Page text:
I have to admit I am enjoying his antics with every cold Victorian that goes down. The waiters apologize to the victims and replace their beers. They even brought me a free beer after I expressed outrage and threatened to write a bad review on the place in The San Juan Horseshoe en los Estados Unidos. No one seems all that ruffled.

But this beer guerrilla is the real deal. This stalwart boozehound, this dry debunker, this macquerau guzleir may be more than what meets the eye. He’s a force. His clownish persistence cries out to be recognized. The man is a talent. The cat burglar of cold beer. He will not be denied!

He doesn’t try to steal beer from me. Perhaps I could be trouble. Perhaps there are easier marks. Considering my sense of fashion and attention to hygiene that particular evening the man probably figured I stole what I have and was intent on drinking it. I have actually had street people come up to me in South America and offer me their coats on a cold night. Maybe we are kin or at least kindred…

I finish another beer and move to the relative safety of a table next to the kitchen door where I can chronicle the action while avoiding future larceny. The bullish boob won’t get my beer.

“He won’t be back,” a waiter announces brushing his hands of the incident. “He won’t dare pull that stunt again.”

Yes he will.

I watch as the conversation returns and beer disappear down appropriate throats. The table I vacated is now occupied by three Nortes with backpacks. They order Victorias and quesillos (braided Mozzarella cheese served in a warm tortillas swimming in onions and cream) and sit back innocently while noisy hookers come out for a stroll. Hunched behind them is our beer thief himself, who is now spouting on about the glories of Sandino right there in ultra-conservative downtown Granada, trampling on nostalgia, and interrupting the colonial ambience of it all. I order another beer, ignoring his gaze but watchful, digging in for the rest of the performance.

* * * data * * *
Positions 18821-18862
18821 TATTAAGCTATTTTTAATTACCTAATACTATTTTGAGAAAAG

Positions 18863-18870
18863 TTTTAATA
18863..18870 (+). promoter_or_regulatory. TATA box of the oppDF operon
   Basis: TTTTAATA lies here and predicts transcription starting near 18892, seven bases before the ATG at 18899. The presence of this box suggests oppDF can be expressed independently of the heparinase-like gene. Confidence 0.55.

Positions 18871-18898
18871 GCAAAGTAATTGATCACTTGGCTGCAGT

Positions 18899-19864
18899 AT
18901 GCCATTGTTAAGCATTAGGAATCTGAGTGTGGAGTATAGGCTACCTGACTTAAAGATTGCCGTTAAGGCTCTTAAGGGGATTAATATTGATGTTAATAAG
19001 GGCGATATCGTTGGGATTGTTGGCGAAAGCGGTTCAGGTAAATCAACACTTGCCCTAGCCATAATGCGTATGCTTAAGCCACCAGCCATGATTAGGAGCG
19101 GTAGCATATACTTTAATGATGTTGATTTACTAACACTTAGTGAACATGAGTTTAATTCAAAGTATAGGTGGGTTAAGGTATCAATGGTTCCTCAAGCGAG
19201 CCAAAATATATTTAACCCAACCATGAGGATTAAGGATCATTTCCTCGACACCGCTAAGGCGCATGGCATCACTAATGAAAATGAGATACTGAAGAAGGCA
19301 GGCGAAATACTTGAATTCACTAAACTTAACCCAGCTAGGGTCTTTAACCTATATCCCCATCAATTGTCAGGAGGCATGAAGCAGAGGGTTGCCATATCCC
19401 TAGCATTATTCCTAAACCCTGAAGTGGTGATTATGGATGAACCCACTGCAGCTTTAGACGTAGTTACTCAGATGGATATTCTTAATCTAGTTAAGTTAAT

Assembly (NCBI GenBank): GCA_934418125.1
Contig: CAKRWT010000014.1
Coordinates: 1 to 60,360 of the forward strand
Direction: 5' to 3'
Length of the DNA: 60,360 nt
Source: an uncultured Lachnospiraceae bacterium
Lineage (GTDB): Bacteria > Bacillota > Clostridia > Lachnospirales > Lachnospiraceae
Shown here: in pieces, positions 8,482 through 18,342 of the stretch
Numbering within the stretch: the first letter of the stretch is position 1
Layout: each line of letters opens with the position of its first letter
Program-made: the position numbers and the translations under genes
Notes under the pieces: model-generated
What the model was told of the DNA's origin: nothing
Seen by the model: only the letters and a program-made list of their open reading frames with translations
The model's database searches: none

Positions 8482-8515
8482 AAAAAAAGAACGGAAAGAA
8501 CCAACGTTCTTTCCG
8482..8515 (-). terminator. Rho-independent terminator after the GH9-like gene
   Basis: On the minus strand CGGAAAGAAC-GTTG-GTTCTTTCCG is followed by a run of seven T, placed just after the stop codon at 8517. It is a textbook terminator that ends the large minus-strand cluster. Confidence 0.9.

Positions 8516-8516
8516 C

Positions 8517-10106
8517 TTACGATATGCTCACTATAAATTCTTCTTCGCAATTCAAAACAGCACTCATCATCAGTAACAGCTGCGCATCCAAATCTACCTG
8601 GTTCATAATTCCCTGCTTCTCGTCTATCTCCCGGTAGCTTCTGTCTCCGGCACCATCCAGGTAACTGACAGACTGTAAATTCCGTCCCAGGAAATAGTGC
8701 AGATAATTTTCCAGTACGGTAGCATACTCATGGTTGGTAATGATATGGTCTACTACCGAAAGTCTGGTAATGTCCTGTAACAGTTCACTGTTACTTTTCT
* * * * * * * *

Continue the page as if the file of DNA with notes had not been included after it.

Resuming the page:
The curtain reopens with the same sly grin, the slithered walk, the thirsty demeanor. He promenades by the terrace once more, the dirty and demented hops high jacker. He grabs a beer off the Norte table and drains it with the refined movements of a jaguar. The backpackers are stunned and in the momentary chaos he takes anarchistic license to drink another, without spilling so much as a drop. Then its the same delicate trademark return of the bottles to the table where they had been.

“Down with capitalism!” he cries as the cook and several bouncers grab him and roughly toss him into the street oblivious to freebooter traffic, jagged cobblestones and road apples. One of the burly men then punches him lightly, exhorting a muffled threat. He is gone.

Stunned, the Brits and one of the local businessmen join me at my redoubt by the kitchen. We are all now completely regaled by the heists. The tourists from Managua call it a night and the backpackers sit clutching their beers. I quietly indulge in my good fortune. I have yet to fall to these pranks. I feel cocky and worldly, bullet-proof and quite sophisticated. We order food, paella, avocado salad and fried plantains. The talk turns to the country’s turbulent past and hopeful future.

The British couple applaud me for my attentive vigil in the face of dangerous beer snatchers. The merchant does too inviting me to her shop the next day.

A traveler such as you who pays attention has nothing to worry about when visiting Nicaragua,” she smiled.

“When I am in unfamiliar terrain I try to remain alert,” I smiled back, showcasing my lunchroom Spanish and my alleged survival instincts.

“You have to appreciate the man’s persistence. There is a man who knows what he wants and how to get it,” I jive.

The conversation stopped upon further commotion in the kitchen. Moments later our beer man was hurled through the swinging doors to the floor chased by the owner and the bouncers. They were sweating and did not appear amused. He had apparently been hiding in the freezer knawing on a side of beef and breaking eggs against the side of the cooler. Despite his near strangling and his bouncing off the concrete floor he was still moving.

He looked up at me pathetically. I didn’t know what to do or think. Here’s this poor thirsty creature about to get his ass kicked who couldn’t give a damn eitherway. Sad. A tragic world…Just another day in the life…

Then with one desperate grasp he laughs and grabs my beer from the table and, despite his unfortunate horizontal posture sucked it dry.

“My beer!” I cried, as our ardent guest of dishonor was then most indignantly escorted out the front to destinations unknown.

– Kevin Haley


Filed Under: Fractured Opinion